It was all smiles tonight at Paradise Island Bowl & Beach in Neville Island as the Penguins kicked off their seventh annual “Pens & Pins” Charity Bowling Tournament for the greater Pennsylvania and West Virginia Make-A-Wish foundation.
There was action happening in 23 lanes, and each one featured either a player or a coach, a child from the Make-A-Wish foundation and three to five fans who generously donated to take part in the event. One fan in particular went out of his way to make the night extra significant for Pens defenseman Olli Maatta.
A teenager named Ben Popko has been waiting for the chance to give Maatta the puck from his first Olympic goal ever since his dad gave it to him in 2014.
“As soon as my dad got it for me he knew that Maatta was my favorite player, and I immediately knew that it belonged to him and not me,” Popko said.
Maatta was touched by the young fan’s kind action.
“I mean, it’s pretty surprising,” Maatta said. “I’m kind of at a loss for words. It’s awesome. It’s a really nice gesture and it means a lot.”
The Penguins’ Wives Association established this event in 2009. Since then, through the tournament, online auction, and bake sale the program has raised more than $300,000 for the Make-A-Wish Foundation. The wives and girlfriends of the players and staff are happy to be able to get involved and give back to the community on the organization’s behalf.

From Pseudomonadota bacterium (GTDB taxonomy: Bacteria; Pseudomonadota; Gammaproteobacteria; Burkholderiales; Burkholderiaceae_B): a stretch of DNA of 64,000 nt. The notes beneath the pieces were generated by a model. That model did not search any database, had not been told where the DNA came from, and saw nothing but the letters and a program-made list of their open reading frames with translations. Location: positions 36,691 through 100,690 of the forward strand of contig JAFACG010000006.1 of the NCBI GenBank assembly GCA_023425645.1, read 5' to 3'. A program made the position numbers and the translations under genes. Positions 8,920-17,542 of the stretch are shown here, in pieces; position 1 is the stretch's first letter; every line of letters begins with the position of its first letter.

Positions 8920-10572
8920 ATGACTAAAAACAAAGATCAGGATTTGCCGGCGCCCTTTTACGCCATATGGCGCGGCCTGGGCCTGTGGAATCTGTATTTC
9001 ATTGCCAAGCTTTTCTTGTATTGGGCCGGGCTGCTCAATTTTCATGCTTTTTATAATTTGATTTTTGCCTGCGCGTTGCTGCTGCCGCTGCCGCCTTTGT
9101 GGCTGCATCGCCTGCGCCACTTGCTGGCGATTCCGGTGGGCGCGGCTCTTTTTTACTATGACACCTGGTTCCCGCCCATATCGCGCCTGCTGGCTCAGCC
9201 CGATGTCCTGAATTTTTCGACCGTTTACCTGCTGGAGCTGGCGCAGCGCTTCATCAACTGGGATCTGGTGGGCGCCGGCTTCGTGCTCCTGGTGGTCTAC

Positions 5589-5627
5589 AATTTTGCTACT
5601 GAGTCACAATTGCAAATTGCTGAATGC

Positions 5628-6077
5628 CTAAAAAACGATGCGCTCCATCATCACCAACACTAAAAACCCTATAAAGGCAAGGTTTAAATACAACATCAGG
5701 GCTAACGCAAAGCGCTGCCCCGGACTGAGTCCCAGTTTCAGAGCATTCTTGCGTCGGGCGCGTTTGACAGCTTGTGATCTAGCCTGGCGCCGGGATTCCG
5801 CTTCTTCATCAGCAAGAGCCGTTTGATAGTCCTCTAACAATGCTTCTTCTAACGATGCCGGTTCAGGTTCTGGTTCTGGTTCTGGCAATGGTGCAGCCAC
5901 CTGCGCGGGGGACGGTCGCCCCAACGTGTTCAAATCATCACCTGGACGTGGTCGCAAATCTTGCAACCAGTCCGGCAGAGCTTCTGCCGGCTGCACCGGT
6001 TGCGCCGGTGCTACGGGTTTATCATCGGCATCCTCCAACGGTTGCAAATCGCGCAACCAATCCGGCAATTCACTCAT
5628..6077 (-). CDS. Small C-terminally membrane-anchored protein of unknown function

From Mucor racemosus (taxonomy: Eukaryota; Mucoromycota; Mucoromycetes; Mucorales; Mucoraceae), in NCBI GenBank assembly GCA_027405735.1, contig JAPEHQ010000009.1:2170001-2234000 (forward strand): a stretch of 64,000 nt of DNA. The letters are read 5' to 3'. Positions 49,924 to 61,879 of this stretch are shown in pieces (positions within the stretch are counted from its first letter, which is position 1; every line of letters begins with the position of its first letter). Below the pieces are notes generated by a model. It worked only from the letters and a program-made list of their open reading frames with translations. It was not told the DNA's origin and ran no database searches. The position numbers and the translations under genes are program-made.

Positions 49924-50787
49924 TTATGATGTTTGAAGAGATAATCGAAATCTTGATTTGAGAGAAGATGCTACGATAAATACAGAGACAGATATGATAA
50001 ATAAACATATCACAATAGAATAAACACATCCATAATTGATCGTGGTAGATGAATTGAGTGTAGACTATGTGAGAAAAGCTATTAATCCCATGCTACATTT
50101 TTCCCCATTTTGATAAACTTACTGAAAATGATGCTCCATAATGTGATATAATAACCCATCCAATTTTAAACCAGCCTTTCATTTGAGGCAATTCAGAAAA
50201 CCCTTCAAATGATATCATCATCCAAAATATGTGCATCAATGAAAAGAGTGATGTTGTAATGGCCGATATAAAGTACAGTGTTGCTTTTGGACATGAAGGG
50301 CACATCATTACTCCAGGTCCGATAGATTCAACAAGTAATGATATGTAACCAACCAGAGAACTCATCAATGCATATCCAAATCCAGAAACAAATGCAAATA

“For some of the kids it’s life-changing,” Veronique Fleury said. “For some of the Make-A-Wish kids, it’s actually their wish to meet some of the players so they’re just having the time of their life and the guys enjoying seeing them too. It’s an amazing feeling.”
Cindy Himes, Director of Community/Alumni Relations of the Pittsburgh Penguins Foundation, is extremely proud of the turnout Pens and Pins has earned over the years.
“The nice thing about this event is for those couple hours the kids are having fun, their families are having fun and they’re doing something they typically would not do,” Himes said. “And the best part is they’re doing it with their favorite Penguins player.
Monica Sowers is the mother of one of the Make-A-Wish children, and she shared a very similar sentiment. Her six-year-old son Evan suffers from a genetic epilepsy disorder called Axenfeld-Rieger syndrome, and he is handicapped.
Evan began having seizures when he was just 10 weeks old, so a lot of his life has been spent in and out of hospitals.
“Bowling and hockey are his two favorite things, so to combine them together is a once in a lifetime opportunity,” Sowers explained. “He loves it. This is nice to get out and be a family. Get away from the hospital. Get away from the doctors and see him smile and enjoy something. It’s just great.”
Tonight’s event was an amazing experience for everyone involved, and the players are happy to be able to give back to the community.
“I think individually and as a team, we’re more than happy to be a part of this and help out in any way we can,” captain Sidney Crosby said.